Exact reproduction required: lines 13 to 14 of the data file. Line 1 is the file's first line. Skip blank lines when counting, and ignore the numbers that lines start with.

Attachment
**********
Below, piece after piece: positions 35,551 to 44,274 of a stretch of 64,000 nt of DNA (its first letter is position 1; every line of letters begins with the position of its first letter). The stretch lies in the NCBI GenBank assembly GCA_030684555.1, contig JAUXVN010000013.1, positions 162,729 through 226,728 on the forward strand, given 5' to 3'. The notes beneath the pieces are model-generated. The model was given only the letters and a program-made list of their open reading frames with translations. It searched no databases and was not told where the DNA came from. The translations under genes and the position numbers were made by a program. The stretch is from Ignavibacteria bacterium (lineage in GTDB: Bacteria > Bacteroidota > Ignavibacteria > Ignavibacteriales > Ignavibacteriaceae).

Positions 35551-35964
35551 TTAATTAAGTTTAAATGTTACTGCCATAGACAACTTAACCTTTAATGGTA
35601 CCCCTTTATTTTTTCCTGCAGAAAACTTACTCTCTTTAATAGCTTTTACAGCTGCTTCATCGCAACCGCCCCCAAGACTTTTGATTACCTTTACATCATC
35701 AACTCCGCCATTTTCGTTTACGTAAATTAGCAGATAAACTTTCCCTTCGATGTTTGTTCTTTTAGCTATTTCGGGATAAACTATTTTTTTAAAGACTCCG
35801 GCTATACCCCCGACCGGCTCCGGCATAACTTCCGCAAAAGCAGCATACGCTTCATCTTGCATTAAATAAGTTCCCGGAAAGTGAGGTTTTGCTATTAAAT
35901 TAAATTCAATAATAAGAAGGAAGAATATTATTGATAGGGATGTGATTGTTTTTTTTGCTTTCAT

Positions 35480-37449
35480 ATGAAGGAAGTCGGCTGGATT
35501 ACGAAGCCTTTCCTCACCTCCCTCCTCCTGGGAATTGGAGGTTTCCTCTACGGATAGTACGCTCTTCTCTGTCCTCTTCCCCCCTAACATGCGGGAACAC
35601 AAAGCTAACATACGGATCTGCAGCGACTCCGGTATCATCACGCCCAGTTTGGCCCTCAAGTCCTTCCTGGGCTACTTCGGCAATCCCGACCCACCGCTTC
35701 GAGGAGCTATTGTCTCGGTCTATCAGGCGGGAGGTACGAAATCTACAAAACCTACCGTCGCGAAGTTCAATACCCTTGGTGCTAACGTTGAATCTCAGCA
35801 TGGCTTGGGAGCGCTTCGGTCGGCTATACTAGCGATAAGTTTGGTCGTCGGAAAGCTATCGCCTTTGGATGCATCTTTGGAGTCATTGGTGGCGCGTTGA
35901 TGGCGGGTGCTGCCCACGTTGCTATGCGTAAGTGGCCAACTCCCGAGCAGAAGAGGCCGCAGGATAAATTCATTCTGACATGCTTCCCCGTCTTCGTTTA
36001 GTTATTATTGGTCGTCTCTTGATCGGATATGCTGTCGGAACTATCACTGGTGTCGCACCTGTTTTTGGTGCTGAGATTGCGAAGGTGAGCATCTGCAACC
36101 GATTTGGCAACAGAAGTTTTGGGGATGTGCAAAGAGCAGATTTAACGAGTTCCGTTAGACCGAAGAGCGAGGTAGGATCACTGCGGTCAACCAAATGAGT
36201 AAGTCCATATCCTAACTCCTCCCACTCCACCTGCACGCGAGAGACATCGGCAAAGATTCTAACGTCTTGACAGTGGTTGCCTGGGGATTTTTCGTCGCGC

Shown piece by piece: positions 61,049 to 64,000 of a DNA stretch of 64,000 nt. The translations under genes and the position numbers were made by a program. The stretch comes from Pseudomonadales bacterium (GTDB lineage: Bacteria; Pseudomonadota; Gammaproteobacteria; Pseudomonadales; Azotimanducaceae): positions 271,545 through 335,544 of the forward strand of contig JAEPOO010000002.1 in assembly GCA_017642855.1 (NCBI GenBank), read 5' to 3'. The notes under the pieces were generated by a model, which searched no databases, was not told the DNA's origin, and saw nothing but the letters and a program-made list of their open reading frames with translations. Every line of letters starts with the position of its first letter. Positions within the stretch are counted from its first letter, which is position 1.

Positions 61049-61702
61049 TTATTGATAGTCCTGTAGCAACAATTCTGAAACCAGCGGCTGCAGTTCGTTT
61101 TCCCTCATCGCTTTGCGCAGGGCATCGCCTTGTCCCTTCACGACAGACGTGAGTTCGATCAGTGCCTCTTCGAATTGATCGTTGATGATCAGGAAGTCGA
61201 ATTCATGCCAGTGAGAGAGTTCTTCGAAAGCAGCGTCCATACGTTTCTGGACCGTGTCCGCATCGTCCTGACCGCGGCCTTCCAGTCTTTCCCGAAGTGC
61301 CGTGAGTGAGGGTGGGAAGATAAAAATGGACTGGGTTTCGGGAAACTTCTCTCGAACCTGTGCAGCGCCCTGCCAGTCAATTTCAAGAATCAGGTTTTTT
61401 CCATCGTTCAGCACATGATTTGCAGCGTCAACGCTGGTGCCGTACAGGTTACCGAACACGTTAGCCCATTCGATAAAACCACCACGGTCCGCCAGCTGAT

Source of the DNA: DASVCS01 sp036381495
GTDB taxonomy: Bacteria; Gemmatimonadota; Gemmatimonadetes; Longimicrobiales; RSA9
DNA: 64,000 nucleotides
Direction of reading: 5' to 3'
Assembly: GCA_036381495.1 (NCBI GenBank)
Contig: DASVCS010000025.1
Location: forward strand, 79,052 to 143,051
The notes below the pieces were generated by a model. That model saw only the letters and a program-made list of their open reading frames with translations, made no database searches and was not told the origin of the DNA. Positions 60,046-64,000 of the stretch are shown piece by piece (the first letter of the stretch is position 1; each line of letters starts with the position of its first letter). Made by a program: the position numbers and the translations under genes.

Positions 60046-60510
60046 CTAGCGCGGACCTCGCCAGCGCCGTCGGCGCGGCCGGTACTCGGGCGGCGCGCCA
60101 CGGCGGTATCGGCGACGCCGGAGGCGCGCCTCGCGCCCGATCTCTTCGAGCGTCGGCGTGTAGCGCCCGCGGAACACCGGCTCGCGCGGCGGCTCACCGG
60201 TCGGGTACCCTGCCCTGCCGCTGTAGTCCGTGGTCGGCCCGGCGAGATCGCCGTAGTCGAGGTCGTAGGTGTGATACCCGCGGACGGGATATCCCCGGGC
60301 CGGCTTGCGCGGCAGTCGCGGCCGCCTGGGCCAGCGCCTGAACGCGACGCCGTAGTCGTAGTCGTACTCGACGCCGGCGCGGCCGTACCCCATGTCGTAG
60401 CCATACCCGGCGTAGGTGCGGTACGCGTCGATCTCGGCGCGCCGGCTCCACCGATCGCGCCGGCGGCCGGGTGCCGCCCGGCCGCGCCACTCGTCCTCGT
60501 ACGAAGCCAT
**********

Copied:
35801 TGGCTTGGGAGCGCTTCGGTCGGCTATACTAGCGATAAGTTTGGTCGTCGGAAAGCTATCGCCTTTGGATGCATCTTTGGAGTCATTGGTGGCGCGTTGA
35901 TGGCGGGTGCTGCCCACGTTGCTATGCGTAAGTGGCCAACTCCCGAGCAGAAGAGGCCGCAGGATAAATTCATTCTGACATGCTTCCCCGTCTTCGTTTA